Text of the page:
Playing with Mud: Why It’s Worth the Mess
Mud is messy. It’s sloppy and squishy and dirty. But it’s also a great tool for discovery and growth through play. From supporting cognitive development to boosting creative thinking and self-confidence, it turns out that mud is filled with benefits most of us don’t realize.
Jeanne Vergeront is a museum planner with a background in early childhood development. She’s also a mud enthusiast and has consulted with the museum on many projects. When it comes to mud play, she’s an expert.
“Mud is a messy and joyous medium full of great possibilities,” says Vergeront. “Playing with mud is a quintessential experience of childhood. It’s a world-making medium that lends itself to a full body experience.”
Here are the top four reasons Vergeront encourages all children to play with mud.
1. It’s a sensory-rich experience
Mud engages the senses by allowing kids to explore different textures, smells and sounds all at once. Feeling the sensation of cool mud on your hands, listening to it squish through your fingers and inhaling the earthy smell elevates the experience of playing with dirt and water. By engaging their senses in this way, children further develop sensory processing abilities, which are critical for processing information from the world around them. Plus, playing with mud just feels good!
2. It’s local and accessible
Mud is an equalizer when it comes to play. It doesn’t matter where you live, what language you speak or what your income is. You don’t have to order it from a store or mix any fancy ingredients to create it. It’s prevalent and readily available. Whether it’s a small mixing bowl and kitchen spoon or a giant mud pit, mud creates the same open-ended opportunities for everyone. It’s joyously accessible for all.
3. It’s unscripted and open-ended
Mud is full of possibilities, which makes it one of the best mediums for play. Playing with mud encourages creativity and imagination due to its endless potential. Kids can use mud to explore and experiment without any set expectations or rules on what they can or can’t do. They can make mud pies, build a castle, create a sculpture, paint it on their body, test how it moves through the air … or just have fun making a mess! This type of open-ended play is crucial for developing problem-solving, social-emotional and language skills.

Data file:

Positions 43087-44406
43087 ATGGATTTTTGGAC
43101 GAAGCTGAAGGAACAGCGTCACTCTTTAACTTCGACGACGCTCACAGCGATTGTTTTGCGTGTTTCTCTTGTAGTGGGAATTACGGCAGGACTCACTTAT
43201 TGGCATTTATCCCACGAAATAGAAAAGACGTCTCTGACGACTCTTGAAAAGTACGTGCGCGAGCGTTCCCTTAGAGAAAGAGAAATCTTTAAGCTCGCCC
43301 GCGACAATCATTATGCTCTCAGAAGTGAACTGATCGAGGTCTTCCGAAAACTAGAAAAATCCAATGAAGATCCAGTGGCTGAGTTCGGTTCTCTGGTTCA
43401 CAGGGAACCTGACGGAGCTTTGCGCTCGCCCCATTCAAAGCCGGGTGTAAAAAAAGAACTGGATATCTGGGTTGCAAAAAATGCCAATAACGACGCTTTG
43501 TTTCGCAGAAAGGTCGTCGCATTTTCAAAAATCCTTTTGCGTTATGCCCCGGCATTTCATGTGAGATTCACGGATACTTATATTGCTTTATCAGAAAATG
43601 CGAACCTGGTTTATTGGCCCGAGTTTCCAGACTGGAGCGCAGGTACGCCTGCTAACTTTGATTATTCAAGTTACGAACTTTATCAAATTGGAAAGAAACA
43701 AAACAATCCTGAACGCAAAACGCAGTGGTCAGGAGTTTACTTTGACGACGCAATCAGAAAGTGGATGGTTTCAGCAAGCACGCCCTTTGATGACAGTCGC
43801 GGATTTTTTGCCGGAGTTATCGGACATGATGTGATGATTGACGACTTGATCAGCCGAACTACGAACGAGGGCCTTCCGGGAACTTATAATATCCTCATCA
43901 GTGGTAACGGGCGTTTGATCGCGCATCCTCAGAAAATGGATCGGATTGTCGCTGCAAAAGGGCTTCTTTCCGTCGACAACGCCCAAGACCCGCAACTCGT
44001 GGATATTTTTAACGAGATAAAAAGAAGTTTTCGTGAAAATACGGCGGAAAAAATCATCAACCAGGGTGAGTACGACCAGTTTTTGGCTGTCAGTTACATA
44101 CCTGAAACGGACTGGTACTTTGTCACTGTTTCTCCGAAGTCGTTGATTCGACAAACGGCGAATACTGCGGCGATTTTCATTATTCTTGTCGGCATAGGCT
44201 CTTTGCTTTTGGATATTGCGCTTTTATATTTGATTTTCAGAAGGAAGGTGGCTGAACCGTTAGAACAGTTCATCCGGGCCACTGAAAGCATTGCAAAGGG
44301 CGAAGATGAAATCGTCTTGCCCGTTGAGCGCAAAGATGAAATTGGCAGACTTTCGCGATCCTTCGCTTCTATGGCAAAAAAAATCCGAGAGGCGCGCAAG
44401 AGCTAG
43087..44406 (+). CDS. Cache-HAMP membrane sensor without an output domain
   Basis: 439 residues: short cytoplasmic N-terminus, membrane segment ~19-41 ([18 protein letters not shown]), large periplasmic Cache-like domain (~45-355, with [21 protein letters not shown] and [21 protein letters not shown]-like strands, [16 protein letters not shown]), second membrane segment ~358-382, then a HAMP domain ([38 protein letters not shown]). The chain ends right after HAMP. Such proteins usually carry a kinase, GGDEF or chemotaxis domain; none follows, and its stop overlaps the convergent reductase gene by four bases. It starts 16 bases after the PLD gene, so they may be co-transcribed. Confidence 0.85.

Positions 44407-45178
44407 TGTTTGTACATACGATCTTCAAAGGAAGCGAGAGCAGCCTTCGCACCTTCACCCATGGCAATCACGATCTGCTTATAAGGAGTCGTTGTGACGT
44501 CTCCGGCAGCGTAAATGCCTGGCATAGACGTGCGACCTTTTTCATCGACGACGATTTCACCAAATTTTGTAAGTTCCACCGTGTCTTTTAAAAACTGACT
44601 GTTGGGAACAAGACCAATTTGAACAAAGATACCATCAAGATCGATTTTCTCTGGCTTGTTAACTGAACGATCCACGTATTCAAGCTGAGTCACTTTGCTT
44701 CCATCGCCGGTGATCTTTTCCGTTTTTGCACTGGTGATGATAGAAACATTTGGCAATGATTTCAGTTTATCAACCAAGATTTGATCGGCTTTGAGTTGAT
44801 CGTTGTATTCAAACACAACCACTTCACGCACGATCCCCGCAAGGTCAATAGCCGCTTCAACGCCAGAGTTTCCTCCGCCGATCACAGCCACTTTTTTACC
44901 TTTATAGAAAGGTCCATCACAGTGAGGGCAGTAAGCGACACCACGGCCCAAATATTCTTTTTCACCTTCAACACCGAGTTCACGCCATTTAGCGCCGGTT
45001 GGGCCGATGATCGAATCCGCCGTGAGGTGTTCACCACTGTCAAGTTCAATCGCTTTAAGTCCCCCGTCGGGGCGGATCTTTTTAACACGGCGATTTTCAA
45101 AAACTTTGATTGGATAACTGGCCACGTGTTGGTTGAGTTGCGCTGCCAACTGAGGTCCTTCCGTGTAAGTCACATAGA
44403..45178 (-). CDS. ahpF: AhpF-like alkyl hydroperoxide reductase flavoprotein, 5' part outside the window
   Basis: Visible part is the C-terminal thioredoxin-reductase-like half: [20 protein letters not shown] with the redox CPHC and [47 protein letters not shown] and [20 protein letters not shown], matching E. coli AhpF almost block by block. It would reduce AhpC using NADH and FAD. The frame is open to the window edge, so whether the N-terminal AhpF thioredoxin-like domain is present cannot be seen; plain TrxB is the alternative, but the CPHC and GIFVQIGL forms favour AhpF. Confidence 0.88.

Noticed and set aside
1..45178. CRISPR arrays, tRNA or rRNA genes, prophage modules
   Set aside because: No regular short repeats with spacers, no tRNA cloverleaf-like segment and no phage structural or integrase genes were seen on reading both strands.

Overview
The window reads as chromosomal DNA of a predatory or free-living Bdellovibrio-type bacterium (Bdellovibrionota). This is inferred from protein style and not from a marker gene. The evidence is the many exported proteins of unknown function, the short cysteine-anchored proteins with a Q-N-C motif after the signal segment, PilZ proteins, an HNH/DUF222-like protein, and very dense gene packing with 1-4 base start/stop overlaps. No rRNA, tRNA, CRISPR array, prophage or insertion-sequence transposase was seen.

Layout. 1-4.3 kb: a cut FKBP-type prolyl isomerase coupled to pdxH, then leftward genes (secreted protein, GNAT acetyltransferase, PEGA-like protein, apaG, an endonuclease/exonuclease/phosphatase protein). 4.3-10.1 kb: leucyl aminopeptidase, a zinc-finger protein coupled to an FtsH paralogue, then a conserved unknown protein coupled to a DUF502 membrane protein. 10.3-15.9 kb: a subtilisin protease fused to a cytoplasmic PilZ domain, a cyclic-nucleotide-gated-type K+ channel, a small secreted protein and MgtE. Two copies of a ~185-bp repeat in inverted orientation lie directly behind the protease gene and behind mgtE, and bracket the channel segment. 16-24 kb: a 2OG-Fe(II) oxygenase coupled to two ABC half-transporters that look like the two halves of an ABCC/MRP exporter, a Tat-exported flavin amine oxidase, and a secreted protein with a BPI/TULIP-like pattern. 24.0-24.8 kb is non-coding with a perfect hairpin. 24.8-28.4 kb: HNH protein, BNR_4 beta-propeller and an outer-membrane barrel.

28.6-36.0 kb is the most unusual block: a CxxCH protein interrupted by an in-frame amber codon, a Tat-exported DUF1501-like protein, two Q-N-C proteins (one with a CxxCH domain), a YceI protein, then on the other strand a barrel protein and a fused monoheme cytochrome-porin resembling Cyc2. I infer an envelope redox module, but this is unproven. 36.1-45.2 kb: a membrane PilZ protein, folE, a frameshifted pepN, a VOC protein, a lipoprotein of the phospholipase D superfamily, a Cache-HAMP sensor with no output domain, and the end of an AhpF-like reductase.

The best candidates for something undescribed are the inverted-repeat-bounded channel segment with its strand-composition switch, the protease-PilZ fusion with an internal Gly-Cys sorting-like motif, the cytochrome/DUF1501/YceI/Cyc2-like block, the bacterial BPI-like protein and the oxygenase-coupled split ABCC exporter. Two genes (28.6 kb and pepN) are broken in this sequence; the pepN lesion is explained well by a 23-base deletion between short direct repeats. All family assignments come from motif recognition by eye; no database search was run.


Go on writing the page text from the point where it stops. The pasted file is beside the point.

4. It gives children control of their playtime
Many adults struggle with letting go and giving kids the freedom to experiment and play how they want. But mud is different. Most adults shy away from getting dirty, giving kids a unique opportunity to lead themselves. With mud, kids are the boss. There’s generally not a parent correcting them or directing them to do something a certain way. Research shows that giving kids the opportunity to direct their own play is integral to building skills like resilience and self-confidence.
“I know that mud can be scary and uncomfortable for adults. But the benefits of playing with mud far outweigh the discomfort of getting dirty,” says Vergeront. “Parents need to think back on their memories of playing with mud as a child and the joyful feelings they had as they likely got dirtier than their parents wanted at the time. Remember those experiences and delight in the idea that you’re giving your child those memories, too. Then, roll up your sleeves and squeeze some mud.”
Read more from Vergeront on why mud is such a great play tool in her blog, “Playing with… Mud.”
SUPPORTING A CHILD’S PLAY
SUPPORTING A CHILD’S PLAY
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